In Use case



C-SEMA is an organization focused on providing social welfare services and working on issues such as child health, education, nutrition and justice. It focuses its work around children in the age group of 7-18 years and it implements monitoring through toll-free “National Helpline” (116).

C-SEMA works with children, parents, communities and local government to provide child protection and care services. Anyone bearing witness to actions against children rights and protection are obligated to report through “National Helpline” where they are connected to C-SEMA counselors who record and evaluate cases and strive for resolution that may include providing advice, forwarding the incident to other government agencies, or assign specialized C-SEMA staff to follow up.

All reported incidents are recorded in a decentralized (excel based) standalone system that C-SEMA shares with the government. C-SEMA uses this data to capture analytics around (1) legitimate vs non-legitimate calls (2) case load analysis (3) categorize and analyze cases under Violence, Abuse, Neglect and Exploitation (VANE).



Over the years C-SEMA has been grouping the calls in two major groups – (1) those dealing with child Violence Abuse Neglect and Exploitation (VANE) incidences and (2) Non-VANE incidences. In generating reports for VANE incidences, C-SEMA faced challenges in accurately and seamlessly monitoring where the incidences occur, how effective is the community reporting on those incidences and for better monitoring and decision support, represent the information via a geo-spatial distribution of abuse incidences by age, sex and abuser profile.



C-SEMA wants to exploit data aggregation, manipulation, and visualization skills so they can generate analyses of their disaggregated data in form of maps, line graphs and other charts that will easily help them monitor the trends and show the prevalence of VANE incidences.



Based on 2013 – 2016 C-SEMA data for VANE call records, the following outputs were generated

  • Datasets for all VANE calls from 2013 to 2016.


  • Data from decentralized excel based system was exported into CSV and JSON file formats that were then combined to form “master files” for legitimate and non-legitimate calls.


  • Data analysis and visualization showing the performance of counselors by legitimate calls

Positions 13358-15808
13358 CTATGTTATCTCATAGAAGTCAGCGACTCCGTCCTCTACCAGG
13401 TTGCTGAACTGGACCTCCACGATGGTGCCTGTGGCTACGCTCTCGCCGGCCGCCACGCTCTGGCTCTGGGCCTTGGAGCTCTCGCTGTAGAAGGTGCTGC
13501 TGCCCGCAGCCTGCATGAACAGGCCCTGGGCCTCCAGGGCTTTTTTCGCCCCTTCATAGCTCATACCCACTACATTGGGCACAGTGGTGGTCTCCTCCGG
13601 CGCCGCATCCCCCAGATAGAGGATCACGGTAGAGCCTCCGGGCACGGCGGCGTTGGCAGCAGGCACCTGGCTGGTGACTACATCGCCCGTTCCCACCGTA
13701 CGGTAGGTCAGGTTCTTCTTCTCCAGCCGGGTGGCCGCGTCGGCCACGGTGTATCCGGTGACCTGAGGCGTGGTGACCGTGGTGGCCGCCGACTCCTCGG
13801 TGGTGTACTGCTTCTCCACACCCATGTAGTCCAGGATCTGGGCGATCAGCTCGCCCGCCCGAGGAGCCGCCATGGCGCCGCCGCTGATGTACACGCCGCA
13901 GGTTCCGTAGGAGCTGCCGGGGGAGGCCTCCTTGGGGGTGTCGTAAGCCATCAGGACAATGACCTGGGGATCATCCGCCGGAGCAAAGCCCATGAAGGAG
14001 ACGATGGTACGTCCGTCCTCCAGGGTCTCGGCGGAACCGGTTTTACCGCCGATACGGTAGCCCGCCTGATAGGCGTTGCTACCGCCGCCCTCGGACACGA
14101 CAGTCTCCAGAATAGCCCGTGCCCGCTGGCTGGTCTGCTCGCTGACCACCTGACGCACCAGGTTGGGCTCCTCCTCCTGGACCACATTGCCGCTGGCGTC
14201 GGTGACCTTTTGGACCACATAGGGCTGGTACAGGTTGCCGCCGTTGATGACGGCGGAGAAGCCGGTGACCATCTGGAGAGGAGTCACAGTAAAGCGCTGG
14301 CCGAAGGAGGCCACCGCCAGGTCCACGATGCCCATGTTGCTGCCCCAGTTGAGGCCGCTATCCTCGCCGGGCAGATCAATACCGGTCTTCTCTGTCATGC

• There were several visualizations generated from the master files that provide information on the efficiency of the counselors in handling VANE calls and how C-SEMA as an organization is dealing with child protection issues.


  • Integrating regions population data and shape file, and districts shape file from National Bureau of Statistics (NBS) to show distribution of incidences geographically.


  • There are records for legitimate calls missing location details, children sex, appropriate C-SEMA work hours, children age and having age ranges beyond the boundaries of C-SEMA service coverage brought challenges in correct interpreting the data to reflect the work C-SEMA is doing in providing child protection.


  • Population projections data for 2013-16 aggregated at regional and national level depicting the impact of VANE incidents at districts level


  • In early days C-SEMA had unique codes for each counselor (ANG, CMW, FKA, JFL, MMA, TCD, VTP) but in late 2014 C-SEMA use of unique codes for each counselor was phased out and more than one counselor was using new codes (XX1, XX2, XX3, …) and this was a challenge in later evaluating performance of an individual counselor beyond November 2014.


Based on the work done thus far, C-SEMA will be able to;

  • Identify and monitor trends linked to child abuse


  • Geospatial representation of incidences across regions on a map


  • Monitor child protection program impact, through evaluation of trends of different VANE incidences over time.


  • Evaluate the prevalence of VANE incidences annually and in different regions. As it is shown the rate was 0.85, 1.1, 0.17 and 0.18 per 100,000 in the years 2013, 2014, 2015 and 2016 respectively, and the leading regions in the year 2014 were Kagera, Mara, Arusha, Dar es Salaam and Kilimanjaro, with rates of higher than 1 per 100,000 population.



Key collaborators for this project are as follows;

C-SEMA: Is the main project monitor and implementer, they run the children helpline service in Tanzania mainland.


Tanzania Data Lab (dLab): A national data hub to promote data innovations, literacy, data use and multi-stakeholder data collaborators.


Ministry of Health, Community Development, Gender, Elderly and Children (MoHCDGEC): They are the first beneficiary of the interventions conducted by C-SEMA as C-SEMA reports to the ministry on the successes, failures and statuses of the initiative.

 National Emblame


C-SEMA: C-SEMA is an organization focused in providing social welfare services and working on issues such as child health, education, nutrition and justice. Its focus groups are children of between 7 and 18 years old and it implements the monitoring through toll-free “National Helpline” (116)

dLab:  A national data hub to promote data innovations, literacy, data use and multi-stakeholder data collaborations.

MoHCDGEC: Committed to facilitate the provision of basic health services that are good, quality, equitable, accessible, affordable & sustainable and gender sensitive.



C-Sema | 8th Floor | Posta House |
Plot No. 6&7 Ohio Street/Ghana Avenue
P.O. Box 75267
Dar es Salaam Tanzania




The dLab is promoting innovation and data literacy through a premier center of excellencehttp://www.dlab.or.tz

This seems to be mixed up from 1? Check for generic intro only

Mixed up from 1? Check for generic intro only

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